14 ©Ian Sommerville 2000 Software Engineering, 6th edition. Chapter 6 Slide 14 Viewpoint-oriented elicitation l Stakeholders represent different ways of looking at a problem or problem viewpoints l This multi-perspective analysis is important as there is no single correct way to analyse system requirements

15 ©Ian Sommerville 2000 Software Engineering, 6th edition. Chapter 6 Slide 15 Banking ATM system l The example used here is an auto-teller system which provides some automated banking services l I use a very simplified system which offers some services to customers of the bank who own the system and a narrower range of services to other customers l Services include cash withdrawal, message passing (send a message to request a service), ordering a statement and transferring funds

16 ©Ian Sommerville 2000 Software Engineering, 6th edition. Chapter 6 Slide 16 Autoteller viewpoints l Bank customers l Representatives of other banks l Hardware and software maintenance engineers l Marketing department l Bank managers and counter staff l Database administrators and security staff l Communications engineers l Personnel department

17 ©Ian Sommerville 2000 Software Engineering, 6th edition. Chapter 6 Slide 17 Types of viewpoint l Data sources or sinks Viewpoints are responsible for producing or consuming data. Analysis involves checking that data is produced and consumed and that assumptions about the source and sink of data are valid l Representation frameworks Viewpoints represent particular types of system model. These may be compared to discover requirements that would be missed using a single representation. Particularly suitable for real-time systems l Receivers of services Viewpoints are external to the system and receive services from it. Most suited to interactive systems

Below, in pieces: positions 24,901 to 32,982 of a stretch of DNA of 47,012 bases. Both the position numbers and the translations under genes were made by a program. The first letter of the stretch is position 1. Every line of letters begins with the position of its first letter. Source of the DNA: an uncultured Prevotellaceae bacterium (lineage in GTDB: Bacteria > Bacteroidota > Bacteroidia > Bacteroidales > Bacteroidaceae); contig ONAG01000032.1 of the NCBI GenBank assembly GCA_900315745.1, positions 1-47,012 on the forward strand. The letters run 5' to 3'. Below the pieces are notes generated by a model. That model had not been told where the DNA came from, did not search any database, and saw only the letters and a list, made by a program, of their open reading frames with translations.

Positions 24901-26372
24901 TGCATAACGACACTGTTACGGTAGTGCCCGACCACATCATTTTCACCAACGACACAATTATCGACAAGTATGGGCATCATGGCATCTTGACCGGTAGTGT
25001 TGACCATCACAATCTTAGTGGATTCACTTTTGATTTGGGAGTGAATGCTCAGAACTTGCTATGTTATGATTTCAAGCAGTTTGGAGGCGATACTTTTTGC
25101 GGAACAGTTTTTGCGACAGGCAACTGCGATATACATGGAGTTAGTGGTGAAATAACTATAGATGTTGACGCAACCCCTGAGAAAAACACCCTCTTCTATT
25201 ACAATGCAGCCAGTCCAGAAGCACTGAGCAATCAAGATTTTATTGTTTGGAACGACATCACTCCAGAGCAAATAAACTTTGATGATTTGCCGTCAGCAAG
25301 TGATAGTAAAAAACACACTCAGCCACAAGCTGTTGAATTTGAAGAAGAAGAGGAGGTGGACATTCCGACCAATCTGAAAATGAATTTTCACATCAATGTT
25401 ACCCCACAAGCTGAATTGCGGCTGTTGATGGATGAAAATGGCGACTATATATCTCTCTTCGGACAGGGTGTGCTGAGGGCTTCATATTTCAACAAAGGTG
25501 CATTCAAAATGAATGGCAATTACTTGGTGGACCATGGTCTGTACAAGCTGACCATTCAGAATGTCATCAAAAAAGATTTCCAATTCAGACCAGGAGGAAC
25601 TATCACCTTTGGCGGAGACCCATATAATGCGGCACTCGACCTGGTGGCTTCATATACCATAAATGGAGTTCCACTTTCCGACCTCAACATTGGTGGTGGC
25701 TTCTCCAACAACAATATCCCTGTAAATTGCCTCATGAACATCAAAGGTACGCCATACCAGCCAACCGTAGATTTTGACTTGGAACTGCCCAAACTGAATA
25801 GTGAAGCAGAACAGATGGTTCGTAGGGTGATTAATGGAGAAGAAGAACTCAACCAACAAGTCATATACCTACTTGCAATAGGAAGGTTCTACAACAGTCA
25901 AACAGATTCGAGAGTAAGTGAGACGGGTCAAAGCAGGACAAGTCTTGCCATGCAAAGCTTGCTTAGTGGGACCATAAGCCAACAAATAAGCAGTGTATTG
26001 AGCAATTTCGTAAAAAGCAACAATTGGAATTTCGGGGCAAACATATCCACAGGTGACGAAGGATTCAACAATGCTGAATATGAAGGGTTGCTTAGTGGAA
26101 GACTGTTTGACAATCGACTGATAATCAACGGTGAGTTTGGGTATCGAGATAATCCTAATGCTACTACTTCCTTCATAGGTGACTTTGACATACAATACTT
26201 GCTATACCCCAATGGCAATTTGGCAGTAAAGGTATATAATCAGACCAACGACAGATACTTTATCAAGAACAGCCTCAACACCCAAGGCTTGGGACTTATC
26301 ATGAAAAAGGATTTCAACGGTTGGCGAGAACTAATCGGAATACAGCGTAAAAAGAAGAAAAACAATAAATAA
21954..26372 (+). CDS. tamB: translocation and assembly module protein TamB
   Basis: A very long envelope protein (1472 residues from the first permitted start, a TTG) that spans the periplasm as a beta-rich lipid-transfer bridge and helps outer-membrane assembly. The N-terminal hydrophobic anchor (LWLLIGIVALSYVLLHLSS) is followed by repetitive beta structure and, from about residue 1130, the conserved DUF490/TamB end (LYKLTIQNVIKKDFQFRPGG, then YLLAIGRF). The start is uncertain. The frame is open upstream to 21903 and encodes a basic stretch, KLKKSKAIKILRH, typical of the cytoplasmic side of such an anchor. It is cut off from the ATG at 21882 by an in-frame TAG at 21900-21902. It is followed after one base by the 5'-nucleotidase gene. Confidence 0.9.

18 ©Ian Sommerville 2000 Software Engineering, 6th edition. Chapter 6 Slide 18 External viewpoints l Natural to think of end-users as receivers of system services l Viewpoints are a natural way to structure requirements elicitation l It is relatively easy to decide if a viewpoint is valid l Viewpoints and services may be sued to structure non-functional requirements

19 ©Ian Sommerville 2000 Software Engineering, 6th edition. Chapter 6 Slide 19 Method-based analysis l Widely used approach to requirements analysis. Depends on the application of a structured method to understand the system l Methods have different emphases. Some are designed for requirements elicitation, others are close to design methods l A viewpoint-oriented method (VORD) is used as an example here. It also illustrates the use of viewpoints